The Early Days: What made Atlantic Cup great

Major League Soccer's most storied rivalry got an early push from fans

For those that have been around the Atlantic Cup thelongest, there was a seminal moment in Major League Soccer’s inaugural campaignthat turned the competition into a proper rivalry.

In the first round of the first playoffs in MLS history,D.C. United and the New York/New Jersey MetroStars were opposing forces on acollision course.

“That’s when the first ignition spark of the rivalry wastriggered,” said veteran broadcaster Dave Johnson, who was on play-by-play dutyfor the series’ decisive third match. “The MetroStars were kind of a glamourclub going in and I don’t think D.C. had earned that reputation yet.  There were some contentious moments anda shootout, and it just sort of triggered things.”

Jaime Moreno was on the field for those formative moments,tallying a goal and an assist during the infamous three-game set.  But the Bolivian, who played on eachside of the I-95 duel during his fifteen year career, points to both sets offans as the source for what sets the Atlantic Cup apart.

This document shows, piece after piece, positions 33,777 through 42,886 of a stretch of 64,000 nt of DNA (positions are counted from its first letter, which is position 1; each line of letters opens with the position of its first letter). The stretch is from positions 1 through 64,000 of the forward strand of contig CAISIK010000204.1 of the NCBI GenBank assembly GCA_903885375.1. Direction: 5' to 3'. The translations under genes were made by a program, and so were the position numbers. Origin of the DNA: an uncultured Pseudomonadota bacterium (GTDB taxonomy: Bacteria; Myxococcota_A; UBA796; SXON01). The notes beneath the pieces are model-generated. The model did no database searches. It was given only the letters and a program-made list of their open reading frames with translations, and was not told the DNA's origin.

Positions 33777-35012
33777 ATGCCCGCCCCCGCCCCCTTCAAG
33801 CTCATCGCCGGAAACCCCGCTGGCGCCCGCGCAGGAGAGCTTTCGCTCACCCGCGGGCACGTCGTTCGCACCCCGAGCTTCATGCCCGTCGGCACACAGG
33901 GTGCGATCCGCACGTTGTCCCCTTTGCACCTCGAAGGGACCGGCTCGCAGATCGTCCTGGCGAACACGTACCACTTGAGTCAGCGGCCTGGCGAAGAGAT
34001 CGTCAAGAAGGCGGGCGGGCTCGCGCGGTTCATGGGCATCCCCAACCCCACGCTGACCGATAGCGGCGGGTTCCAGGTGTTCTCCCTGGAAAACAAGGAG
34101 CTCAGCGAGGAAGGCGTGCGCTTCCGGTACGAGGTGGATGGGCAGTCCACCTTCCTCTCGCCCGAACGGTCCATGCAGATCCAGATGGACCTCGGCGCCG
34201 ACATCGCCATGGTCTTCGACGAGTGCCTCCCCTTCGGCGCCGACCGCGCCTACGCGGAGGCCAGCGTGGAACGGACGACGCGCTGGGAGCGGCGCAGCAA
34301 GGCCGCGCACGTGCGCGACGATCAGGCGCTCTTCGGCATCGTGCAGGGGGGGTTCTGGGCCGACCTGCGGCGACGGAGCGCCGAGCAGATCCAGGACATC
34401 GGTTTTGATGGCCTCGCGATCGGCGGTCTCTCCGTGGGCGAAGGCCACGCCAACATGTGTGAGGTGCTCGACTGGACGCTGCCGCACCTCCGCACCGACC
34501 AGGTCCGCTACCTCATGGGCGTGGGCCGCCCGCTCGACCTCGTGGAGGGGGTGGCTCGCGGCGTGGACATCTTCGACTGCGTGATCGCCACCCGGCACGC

“They don’t like each other that is for sure,” Moreno saidearlier this week. “That even created a better atmosphere, seeing the fans goat each other.  It was always areally special game.”

Both Johnson and Moreno pointed to geography as an obviousreason for the Atlantic Cup’s rapid rise to the top of the MLS rivalry heap.But while proximity is an easy default when trying to explain away sportinghostilities, there is something especially tense about the dynamic betweenWashington and New York.

“We are talking about two very powerful cities,” Johnsonsaid.  “We like to call Washingtonthe capital of the free world, but New York has Broadway and a few things goingfor it.  It goes right down to adebate about everything.”

D.C. leads the all-time series with 31 wins to New York’s 19victories.  There have been justseven ties over the 57 league meetings, but – after all these years - who’scounting?

Well, Moreno for one.

“It was always special playing them,” added the man whoretired in 2010 as Major League Soccer’s leading scorer.  “So far I think we are ahead of them.”